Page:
Who Even Is BTS?
For those who don’t know, BTS was first formed in 2013, and since then, they have totally taken the world by storm. They’ve released nine studio albums, four compilation albums and six extended plays over the years. They’ve also embarked (and sold out) on numerous world tours, released a few concert movies, won so many awards, broke tons of records and so much more! Their list of achievements seriously goes on and on.
Has Anyone Else Been Accused Of Cheating The Chart?
It turns out, BTS isn’t the only artist to be accused of doing this. Yep, back in May 2020, Tekashi 6ix9ine accused Justin Bieber and Ariana Grande of rigging the Billboard Hot 100 chart for their song “Stuck With U.” According to NME, in the first week, their highly-anticipated collab raked in 28.1 million U.S. streams, 26.3 million in radio airplay and 108,000 sales. On the other hand, 6ix9ine’s track, “Gooba,” garnered 55.3 million U.S. streams, 172,000 in radio airplay and 24,000 sales, earning him the number three spot on the charts.
At the time, the rapper alleged that Bieber and Grande had “bought” the number one spot on the chart in an Instagram video. He claimed that 60,000 units came in at the last second and that they were purchased with “six credit cards.” But the “Love Yourself” crooner shut down these allegations. He wrote on his Instagram Stories at the time, “60,000 units came at the end because we don’t disclose our numbers until the end of the week. That’s called strategy … The rules are clear — one credit card can buy max four copies. Anything over that, the entire amount gets thrown out. Nielsen company checks this and found all our sales were legit because our fans are amazing and bought them. Don’t discredit our fanbase with false info.”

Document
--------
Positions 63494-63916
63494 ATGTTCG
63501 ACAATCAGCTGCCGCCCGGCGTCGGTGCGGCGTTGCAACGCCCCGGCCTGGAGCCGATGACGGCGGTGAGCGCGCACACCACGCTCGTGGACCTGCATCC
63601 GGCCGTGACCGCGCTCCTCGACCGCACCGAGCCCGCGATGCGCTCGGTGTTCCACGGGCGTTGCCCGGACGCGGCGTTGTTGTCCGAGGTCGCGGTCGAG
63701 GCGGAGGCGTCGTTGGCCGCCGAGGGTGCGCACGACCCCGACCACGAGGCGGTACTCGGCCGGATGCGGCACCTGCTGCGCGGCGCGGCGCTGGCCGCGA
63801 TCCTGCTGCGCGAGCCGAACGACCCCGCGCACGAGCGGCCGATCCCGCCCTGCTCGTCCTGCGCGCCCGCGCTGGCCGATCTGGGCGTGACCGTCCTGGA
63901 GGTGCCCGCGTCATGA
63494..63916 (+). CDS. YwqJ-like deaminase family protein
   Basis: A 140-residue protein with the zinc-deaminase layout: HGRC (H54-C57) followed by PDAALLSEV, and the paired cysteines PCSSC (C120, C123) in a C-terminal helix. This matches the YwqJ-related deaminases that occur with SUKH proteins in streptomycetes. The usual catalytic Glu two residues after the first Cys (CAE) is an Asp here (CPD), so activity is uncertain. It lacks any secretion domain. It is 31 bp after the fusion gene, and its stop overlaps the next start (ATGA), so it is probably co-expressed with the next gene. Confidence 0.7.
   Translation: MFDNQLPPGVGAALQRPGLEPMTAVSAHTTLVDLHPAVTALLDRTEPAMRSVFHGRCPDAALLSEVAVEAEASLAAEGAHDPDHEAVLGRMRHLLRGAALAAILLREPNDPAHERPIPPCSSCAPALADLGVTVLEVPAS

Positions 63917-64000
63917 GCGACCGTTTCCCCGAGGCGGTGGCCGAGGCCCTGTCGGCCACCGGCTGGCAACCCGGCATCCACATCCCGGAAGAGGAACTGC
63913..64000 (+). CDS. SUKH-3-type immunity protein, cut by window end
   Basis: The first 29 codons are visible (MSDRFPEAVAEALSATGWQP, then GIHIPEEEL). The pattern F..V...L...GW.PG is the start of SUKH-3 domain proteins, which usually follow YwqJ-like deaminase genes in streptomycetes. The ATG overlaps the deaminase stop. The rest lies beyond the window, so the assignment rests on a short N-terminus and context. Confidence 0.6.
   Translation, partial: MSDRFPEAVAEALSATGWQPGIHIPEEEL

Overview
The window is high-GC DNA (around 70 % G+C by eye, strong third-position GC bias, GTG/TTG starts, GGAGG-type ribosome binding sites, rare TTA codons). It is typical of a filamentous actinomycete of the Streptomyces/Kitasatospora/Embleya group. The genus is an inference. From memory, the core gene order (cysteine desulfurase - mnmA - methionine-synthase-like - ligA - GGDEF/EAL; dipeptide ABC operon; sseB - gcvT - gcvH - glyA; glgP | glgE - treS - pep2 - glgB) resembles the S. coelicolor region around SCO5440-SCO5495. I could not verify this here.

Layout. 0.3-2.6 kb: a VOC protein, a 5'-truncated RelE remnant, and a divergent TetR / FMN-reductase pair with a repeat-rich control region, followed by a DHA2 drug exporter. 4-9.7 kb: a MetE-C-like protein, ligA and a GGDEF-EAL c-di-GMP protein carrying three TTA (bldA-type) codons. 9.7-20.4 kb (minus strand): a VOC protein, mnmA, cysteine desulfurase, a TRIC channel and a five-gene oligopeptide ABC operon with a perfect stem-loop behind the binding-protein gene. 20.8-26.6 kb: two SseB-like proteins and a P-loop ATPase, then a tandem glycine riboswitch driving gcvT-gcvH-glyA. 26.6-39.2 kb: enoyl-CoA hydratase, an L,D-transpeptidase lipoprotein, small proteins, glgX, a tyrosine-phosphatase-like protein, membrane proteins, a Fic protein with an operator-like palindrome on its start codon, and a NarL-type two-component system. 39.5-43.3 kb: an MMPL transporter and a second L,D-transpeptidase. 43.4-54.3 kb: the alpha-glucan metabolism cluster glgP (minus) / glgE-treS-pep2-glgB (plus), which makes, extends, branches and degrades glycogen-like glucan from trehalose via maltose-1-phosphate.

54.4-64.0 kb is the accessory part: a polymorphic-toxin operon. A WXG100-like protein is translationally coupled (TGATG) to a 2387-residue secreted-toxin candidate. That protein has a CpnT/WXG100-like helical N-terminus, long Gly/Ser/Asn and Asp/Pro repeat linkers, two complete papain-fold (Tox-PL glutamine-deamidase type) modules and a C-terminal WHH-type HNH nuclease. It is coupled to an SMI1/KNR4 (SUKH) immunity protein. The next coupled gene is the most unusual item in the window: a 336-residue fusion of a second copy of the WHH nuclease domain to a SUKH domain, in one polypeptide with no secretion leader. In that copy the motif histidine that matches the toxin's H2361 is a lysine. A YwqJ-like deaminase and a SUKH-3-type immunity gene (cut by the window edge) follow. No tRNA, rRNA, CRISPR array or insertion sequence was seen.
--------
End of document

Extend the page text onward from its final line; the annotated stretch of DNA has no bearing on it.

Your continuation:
Grande also spoke out about it, denying his allegations and thanking their fans for being “ride or dies.”
“My fans bought the song. Justin’s fans bought the song. OUR fans bought this song (never more than four copies each, AS THE RULES STATE). They are ride or die motherf**kers and I thank God every day that I have them in my life. Not just when they fight for us to win (even when I ask them not to as I did this week) but because they’re some of the greatest people I know,” she explained. “Sales count for more than streams. You can not discredit this as hard as you try. To anybody that is displeased with their placement on the chart this week or who is spending their time racking their brain thinking of as many ways as they can to discredit hardworking women (and only the women for some reason…), I ask you to take a moment to humble yourself. Be grateful you’re even here. That people want to listen to you at all. It’s a blessed position to be in. I’ve had a lot of ‘almost number ones’ in my career and I never said a godd**n thing because I FEEL GRATEFUL TO EVEN BE HERE. TO WANT TO BE HEARD AT ALL …. and you should feel that way too. Congratulations to all my talented ass peers in the top ten this week. Even number three.”